Monday, July 14, 2014

The Best Hitting Pitcher of All-Time?

One of the vintage team sets that I began working on earlier this year is the 1934-36 Diamond Stars set.  There are a few different Red Sox cards to be found on the checklist, and what makes these even more unique as a Sox fan is that they were printed in Cambridge, MA, just down the road from Fenway park!

Here's the second card I've been able to land towards my team set.  It's in nowhere near as good a condition as my first one from the set, but the creases, rounded corners and fact that the card is off-center don't detract too much from the overall look in my opinion.

Although Wes' brother Rick (who is a HOFer) is probably more well-known among baseball fans, Wes himself was a very reliable player for a good number of years.  He began his career with the Cleveland Indians, where he was an effective pitcher.  During those first few years of his career with Cleveland you could pretty much count on him to give you 20+ wins, and being near the top of the leader board in that category.  He even tossed a no-hitter in 1931 against the St. Louis Browns!  Ferrell could really swing the bat too, something he would continue to improve upon throughout his career.  As his career went on, he proved so adept at swinging the bat that he was used in a pinch hitting role on more than one occasion.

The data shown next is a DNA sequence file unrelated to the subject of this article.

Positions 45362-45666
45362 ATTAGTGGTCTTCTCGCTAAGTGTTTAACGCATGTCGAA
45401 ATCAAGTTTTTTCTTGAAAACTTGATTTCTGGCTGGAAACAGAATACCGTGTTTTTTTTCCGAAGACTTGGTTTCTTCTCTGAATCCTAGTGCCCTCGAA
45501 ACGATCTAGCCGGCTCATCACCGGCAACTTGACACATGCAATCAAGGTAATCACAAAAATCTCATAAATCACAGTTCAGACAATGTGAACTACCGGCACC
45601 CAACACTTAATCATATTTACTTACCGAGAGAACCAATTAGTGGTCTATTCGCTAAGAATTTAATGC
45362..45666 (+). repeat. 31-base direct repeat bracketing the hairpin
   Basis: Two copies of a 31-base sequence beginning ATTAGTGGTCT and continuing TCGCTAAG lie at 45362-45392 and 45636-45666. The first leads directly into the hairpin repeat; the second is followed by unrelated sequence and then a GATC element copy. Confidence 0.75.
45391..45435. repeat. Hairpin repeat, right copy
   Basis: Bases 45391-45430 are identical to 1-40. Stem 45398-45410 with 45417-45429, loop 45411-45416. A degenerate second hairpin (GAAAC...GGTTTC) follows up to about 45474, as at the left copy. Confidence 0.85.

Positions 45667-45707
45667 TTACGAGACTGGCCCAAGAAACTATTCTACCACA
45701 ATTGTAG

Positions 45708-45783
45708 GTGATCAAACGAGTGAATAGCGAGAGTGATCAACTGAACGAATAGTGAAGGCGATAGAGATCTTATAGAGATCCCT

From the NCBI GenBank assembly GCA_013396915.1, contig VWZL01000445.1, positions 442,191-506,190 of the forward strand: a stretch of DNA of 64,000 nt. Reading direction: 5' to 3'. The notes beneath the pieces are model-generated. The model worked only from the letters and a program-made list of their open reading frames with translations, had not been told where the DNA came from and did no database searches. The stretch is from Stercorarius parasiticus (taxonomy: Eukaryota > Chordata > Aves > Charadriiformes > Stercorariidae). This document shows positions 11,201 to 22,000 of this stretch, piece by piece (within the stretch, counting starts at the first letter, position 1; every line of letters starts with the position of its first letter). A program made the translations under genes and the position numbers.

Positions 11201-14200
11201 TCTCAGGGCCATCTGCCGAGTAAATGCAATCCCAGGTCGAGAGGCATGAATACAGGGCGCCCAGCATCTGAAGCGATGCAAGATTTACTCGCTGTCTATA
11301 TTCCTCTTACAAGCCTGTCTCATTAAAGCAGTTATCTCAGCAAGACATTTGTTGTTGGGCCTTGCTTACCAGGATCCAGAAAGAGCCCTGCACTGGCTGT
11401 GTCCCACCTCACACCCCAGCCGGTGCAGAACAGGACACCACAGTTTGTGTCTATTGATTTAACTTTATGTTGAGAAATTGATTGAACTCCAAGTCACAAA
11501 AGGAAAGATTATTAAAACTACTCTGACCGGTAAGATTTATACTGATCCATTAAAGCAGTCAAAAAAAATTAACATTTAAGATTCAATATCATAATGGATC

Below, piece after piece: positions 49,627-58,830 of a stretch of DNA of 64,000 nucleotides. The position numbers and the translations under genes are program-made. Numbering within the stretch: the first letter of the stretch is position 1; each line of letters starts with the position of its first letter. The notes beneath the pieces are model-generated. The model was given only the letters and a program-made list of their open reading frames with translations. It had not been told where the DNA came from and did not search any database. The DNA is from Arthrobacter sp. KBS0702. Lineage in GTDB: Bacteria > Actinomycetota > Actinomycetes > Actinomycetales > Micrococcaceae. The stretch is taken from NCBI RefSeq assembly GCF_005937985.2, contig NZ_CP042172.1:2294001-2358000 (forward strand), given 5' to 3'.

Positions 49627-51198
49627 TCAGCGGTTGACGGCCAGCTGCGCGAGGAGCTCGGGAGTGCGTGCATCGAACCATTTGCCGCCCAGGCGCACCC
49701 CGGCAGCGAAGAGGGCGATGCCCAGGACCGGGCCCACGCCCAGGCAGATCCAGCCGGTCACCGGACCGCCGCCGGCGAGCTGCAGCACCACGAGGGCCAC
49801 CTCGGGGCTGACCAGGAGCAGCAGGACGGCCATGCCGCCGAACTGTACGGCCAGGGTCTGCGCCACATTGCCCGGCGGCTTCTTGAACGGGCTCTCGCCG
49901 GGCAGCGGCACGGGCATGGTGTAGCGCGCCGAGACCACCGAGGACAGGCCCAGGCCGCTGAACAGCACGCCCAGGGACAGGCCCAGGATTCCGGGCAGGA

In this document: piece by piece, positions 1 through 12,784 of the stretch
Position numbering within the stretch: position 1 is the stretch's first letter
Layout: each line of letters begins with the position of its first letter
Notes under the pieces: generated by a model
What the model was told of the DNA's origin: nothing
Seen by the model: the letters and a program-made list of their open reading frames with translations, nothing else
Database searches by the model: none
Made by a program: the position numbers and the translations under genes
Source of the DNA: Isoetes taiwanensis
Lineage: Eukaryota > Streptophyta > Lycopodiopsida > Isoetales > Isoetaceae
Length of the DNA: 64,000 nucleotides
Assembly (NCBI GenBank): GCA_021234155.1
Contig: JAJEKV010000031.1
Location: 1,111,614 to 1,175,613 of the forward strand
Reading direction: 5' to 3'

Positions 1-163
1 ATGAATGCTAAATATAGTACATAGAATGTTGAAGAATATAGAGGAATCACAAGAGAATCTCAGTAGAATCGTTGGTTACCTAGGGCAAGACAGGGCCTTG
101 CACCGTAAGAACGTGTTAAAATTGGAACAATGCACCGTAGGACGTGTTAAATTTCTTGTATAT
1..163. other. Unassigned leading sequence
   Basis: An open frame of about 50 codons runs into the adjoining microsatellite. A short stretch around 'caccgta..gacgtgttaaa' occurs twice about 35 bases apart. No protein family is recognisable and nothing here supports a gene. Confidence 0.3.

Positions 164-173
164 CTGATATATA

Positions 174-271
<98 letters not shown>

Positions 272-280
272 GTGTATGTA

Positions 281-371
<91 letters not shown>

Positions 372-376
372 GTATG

A perceived decline in his pitching arm, along with some behavioral issues, resulted in him being dealt to the Red Sox in the early part of the 1934 season (just in time to be depicted with the Sox for this Diamond Stars set).  Wes' brother Rick was already playing with Boston at that time, kind of cool to see two brothers on the same club, and as battery mates nonetheless!  He had his career year with Boston in 1935, as the back of the card indicates:

As you can see from the write-up on the card back, Wes paced the AL in '35 with 25 wins.  He led the league that year not just in wins, but in innings pitched, games started and games completed as well.  He was right up near the top in terms of shutouts, walks per 9 innings, and strikeouts.  Add to that a .347 year at the plate and 7 home runs (more than one of them of the walk-off variety) and you've got a mammoth season!  Enough so that he placed second in AL MVP voting behind some guy named Hank Greenberg.

After leaving Boston he dealt with some health issues, and retired after making very few appearances for the Yankees, Dodgers and Braves.  In researching for this post I learned that he's definitely got his backers in terms of the Hall of Fame.  The infamous Bill James, and numerous other well-respected baseball minds, feel that he deserves some consideration when you factor in the era (and hitter's parks) he played in, the bad teams he played for, and his offensive prowess.  He finished in the top 20 in MVP voting on four occasions, and is still the only pitcher since the start of the 20th century to win 20 or more games in each of his first four full seasons.

As it stands, he's probably the best hitting pitcher in baseball history (Ruth was long done with pitching by the time he did most of his damage at the plate).  For now though, his brother Rick is the only member of the Ferrell family to be enshrined in Cooperstown...

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